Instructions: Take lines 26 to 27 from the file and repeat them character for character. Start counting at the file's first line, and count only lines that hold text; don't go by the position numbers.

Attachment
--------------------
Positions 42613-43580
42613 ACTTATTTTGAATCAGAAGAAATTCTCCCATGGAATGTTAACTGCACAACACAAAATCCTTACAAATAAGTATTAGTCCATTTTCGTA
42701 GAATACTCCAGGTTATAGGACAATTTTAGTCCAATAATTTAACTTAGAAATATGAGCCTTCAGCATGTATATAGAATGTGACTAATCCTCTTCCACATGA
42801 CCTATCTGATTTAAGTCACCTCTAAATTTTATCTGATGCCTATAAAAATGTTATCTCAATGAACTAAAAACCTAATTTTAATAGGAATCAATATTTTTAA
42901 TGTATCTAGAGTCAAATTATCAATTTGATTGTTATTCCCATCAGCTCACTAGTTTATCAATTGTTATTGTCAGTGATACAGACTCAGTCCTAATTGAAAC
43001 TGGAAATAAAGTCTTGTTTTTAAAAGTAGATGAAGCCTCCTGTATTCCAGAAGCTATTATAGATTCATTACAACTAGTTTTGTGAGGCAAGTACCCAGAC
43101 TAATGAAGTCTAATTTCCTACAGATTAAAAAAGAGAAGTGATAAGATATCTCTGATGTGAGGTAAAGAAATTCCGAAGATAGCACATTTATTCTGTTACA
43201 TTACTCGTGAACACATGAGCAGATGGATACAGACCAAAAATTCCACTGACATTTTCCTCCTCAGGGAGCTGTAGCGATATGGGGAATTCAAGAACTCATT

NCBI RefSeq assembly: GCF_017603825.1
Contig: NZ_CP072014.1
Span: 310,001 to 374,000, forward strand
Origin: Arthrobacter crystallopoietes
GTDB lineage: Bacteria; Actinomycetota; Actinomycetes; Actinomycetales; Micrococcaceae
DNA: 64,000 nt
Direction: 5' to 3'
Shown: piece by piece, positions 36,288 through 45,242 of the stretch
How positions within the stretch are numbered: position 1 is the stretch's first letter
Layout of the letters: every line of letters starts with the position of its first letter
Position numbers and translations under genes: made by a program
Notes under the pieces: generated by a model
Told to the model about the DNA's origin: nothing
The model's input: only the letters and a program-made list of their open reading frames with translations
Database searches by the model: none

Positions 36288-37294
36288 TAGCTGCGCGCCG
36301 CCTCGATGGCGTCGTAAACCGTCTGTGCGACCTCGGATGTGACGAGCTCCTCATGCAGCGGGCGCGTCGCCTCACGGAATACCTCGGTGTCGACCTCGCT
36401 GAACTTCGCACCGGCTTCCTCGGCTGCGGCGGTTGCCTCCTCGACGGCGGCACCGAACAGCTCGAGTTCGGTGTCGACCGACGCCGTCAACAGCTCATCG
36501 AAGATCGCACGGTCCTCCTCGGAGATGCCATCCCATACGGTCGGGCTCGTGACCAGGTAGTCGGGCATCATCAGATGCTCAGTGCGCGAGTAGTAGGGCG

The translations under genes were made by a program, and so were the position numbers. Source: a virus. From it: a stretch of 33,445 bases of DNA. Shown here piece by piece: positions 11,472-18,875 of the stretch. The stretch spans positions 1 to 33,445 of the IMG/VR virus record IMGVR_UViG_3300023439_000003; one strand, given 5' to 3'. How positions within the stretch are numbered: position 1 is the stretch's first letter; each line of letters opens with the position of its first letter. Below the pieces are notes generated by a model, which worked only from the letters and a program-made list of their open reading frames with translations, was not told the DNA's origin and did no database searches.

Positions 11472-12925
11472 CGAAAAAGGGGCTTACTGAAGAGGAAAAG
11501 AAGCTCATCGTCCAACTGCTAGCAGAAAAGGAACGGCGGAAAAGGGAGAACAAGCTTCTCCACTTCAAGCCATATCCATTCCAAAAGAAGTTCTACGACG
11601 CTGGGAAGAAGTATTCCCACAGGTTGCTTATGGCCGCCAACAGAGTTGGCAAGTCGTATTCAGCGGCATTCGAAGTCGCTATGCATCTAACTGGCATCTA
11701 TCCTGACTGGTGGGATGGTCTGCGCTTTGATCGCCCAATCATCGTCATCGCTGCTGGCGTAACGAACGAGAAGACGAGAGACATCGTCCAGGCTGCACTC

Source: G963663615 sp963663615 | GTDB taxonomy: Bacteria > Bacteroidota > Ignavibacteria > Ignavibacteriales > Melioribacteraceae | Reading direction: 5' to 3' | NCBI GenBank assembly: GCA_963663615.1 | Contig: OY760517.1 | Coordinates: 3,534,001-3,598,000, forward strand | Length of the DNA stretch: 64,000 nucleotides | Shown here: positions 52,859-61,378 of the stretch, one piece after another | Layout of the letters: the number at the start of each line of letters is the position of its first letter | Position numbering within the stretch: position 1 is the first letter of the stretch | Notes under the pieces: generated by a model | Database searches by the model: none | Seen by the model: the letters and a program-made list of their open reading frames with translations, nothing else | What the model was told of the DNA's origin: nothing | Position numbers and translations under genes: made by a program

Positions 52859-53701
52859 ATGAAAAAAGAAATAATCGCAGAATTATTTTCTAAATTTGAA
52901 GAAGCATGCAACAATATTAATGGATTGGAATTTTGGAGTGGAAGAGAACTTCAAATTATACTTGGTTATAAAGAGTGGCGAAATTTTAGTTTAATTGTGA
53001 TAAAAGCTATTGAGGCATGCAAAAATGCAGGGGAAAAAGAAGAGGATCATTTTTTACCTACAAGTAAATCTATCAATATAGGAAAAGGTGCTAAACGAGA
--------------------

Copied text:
36301 CCTCGATGGCGTCGTAAACCGTCTGTGCGACCTCGGATGTGACGAGCTCCTCATGCAGCGGGCGCGTCGCCTCACGGAATACCTCGGTGTCGACCTCGCT
36401 GAACTTCGCACCGGCTTCCTCGGCTGCGGCGGTTGCCTCCTCGACGGCGGCACCGAACAGCTCGAGTTCGGTGTCGACCGACGCCGTCAACAGCTCATCG